There were several stations calling themselves Capital or Capitol Radio at various times during the pirate era but one favourite of ours was Capitol Radio/Nitesky 96 which evolved from playing album tracks to indie and alternative music. Nitesky 96 was launched as a ‘sister station’ to Capitol in April 1986 and initially featured specialist programmes before settling into its own style of niche music drawing on the lively Dublin band scene. Its ‘Alternative Night’ at McGonagle’s nightclub in South Anne Street was highly popular towards the end of the station’s existence in 1988.
Capitol broadcast on 1017 kHz until early 1986 before selling its AM TX to the new Liberties Local Community Radio which took up position on 1035 kHz. For the remainder of its existence Capitol/Nitesky broadcast on 94.1 and 95.8 FM. Capitol’s jingle package was from the station of the same name in South Africa. Here’s a selection of those jingles along with some idents featuring Tony Allen and a Bill Mitchell ident for Nitesky.
Here is Capitol’s news sting. Like many others, Capitol downgraded its news service in later years and read a weather forecast at the top of the hour, using this sting.
Capitol Radio/Nitesky 96 specialised in indie and alternative music and was one of the last stations in Dublin on air on New Year’s Eve 1988, broadcasting live from Side’s nightclub. This recording is from the 30th December 1988 and features Conor Brooks promoting the listeners’ all-time Alternative Top 30 that was to be broadcast the following day, the final day. The suggested bands and songs give a good indication of Capitol’s unique musical style. The Alternative Top 10 based on listeners’ votes was a popular weekly feature on the station.
On October 20th 2018 over 100 radio anoraks gathered in the Ballsbridge Hotel Dublin. The purpose was to meet and record oral history of the pirate radio era. Ken O’Sullivan worked at pirates in Cork (WKLR) and Dublin (Capitol-Nitesky) in the 1980s and is still working in radio today with LMFM. Here is his story.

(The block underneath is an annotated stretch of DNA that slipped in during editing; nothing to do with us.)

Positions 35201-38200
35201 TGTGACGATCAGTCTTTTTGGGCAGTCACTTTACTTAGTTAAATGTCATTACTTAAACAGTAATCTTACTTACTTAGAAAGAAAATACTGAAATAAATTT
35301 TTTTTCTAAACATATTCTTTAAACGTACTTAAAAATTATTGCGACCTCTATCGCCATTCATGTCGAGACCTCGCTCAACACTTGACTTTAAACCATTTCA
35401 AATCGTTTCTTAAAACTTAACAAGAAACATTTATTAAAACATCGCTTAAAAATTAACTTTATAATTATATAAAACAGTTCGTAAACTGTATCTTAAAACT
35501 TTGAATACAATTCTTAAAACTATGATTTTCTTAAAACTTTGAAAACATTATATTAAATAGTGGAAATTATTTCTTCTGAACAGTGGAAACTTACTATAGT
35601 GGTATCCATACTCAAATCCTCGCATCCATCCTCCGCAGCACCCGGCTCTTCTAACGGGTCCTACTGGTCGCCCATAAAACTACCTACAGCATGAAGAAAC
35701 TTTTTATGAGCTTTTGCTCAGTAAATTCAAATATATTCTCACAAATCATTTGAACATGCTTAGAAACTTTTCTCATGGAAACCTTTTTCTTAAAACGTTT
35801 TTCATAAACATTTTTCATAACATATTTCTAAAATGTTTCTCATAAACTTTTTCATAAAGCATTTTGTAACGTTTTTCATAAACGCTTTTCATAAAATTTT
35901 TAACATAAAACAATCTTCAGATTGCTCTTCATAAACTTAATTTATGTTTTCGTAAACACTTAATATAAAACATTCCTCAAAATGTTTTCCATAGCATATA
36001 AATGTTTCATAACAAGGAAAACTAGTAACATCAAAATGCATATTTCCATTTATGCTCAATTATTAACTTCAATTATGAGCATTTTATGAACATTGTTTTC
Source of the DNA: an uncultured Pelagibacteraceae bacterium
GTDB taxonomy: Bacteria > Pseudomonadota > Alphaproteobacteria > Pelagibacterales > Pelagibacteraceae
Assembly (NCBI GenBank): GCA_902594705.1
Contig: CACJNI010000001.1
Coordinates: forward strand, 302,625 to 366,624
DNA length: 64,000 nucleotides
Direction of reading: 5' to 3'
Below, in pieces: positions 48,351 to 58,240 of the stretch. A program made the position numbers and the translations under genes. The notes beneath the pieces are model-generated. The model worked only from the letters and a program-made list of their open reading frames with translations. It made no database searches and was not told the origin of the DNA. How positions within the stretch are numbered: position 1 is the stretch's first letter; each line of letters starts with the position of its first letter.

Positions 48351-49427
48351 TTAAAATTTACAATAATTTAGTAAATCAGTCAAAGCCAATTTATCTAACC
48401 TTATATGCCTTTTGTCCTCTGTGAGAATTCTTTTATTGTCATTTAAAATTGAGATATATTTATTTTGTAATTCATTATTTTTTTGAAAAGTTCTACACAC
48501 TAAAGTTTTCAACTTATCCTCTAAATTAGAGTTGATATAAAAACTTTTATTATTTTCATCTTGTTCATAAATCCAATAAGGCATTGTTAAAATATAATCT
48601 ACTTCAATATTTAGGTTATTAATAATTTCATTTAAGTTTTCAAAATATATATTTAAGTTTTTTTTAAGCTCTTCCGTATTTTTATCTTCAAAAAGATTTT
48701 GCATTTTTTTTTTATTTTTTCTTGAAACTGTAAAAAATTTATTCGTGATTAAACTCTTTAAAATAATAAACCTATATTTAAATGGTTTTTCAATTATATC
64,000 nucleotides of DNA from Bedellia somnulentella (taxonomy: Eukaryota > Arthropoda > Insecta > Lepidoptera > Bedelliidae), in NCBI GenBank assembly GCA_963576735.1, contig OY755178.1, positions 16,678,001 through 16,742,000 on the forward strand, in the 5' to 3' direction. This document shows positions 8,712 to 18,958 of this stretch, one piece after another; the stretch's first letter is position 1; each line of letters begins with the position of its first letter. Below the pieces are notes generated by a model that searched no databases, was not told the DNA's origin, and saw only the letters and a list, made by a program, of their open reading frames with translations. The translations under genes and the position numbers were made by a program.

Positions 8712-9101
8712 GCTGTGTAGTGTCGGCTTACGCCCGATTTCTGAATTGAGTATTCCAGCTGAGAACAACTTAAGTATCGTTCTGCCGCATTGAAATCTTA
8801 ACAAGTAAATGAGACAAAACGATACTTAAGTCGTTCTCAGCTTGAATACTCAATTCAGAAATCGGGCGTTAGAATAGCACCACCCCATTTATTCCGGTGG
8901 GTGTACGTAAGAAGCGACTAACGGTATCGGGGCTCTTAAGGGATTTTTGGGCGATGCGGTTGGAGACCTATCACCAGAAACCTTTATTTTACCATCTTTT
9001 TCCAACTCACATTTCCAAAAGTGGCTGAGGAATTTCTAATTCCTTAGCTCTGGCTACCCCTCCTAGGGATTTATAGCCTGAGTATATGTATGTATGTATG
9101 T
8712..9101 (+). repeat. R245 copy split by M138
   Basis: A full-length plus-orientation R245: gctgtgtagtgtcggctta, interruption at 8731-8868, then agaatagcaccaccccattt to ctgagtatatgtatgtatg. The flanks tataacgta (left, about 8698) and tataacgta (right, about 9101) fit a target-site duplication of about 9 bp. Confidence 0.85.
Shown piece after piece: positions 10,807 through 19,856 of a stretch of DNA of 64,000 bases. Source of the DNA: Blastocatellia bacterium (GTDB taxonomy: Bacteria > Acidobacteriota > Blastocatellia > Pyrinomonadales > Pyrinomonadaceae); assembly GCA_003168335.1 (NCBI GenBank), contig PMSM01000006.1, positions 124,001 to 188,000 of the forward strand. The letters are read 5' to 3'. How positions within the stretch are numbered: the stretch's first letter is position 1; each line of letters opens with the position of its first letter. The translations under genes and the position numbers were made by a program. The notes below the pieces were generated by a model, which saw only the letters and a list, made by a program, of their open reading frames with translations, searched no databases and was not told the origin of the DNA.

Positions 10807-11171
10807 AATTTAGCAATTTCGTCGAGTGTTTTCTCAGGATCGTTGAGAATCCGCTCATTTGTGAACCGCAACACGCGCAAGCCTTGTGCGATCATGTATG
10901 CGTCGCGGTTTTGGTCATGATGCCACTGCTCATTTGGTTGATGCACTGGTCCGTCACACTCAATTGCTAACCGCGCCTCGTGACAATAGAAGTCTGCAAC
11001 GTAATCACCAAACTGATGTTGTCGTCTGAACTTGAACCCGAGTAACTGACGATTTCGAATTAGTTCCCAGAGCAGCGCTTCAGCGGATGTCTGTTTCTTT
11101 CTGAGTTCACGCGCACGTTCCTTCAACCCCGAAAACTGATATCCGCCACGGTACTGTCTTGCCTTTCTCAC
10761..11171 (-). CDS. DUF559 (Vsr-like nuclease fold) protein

Broadcasts of Dublin station Q102 were disrupted in July 1986 by a mysterious ‘phantom’ who managed to break into the VHF link to the AM transmitter and disrupt normal programming on 819 kHz. Anoraks UK reported receiving anonymous calls from Dublin to say that the ‘ghost’ of Radio Nova was to return and later that day, Radio Nova jingles were broadcast on Q102’s AM frequency (Radio Nova had closed in March 1986). A person on a bicycle with a rucksack and home-made dipole was spotted near Q’s transmitter site but escaped before engineers could catch up with him. The ‘Phantom’ also called Radio West’s Sunday Anoraks’ Hour to threaten further disruption. This mysterious recording includes references to that programme and also cheekily edits a Capitol Radio jingle, changing it from ‘Move over to Capitol’ to ‘Move over Capitol’. This was apparent hint that Capitol would be the next target!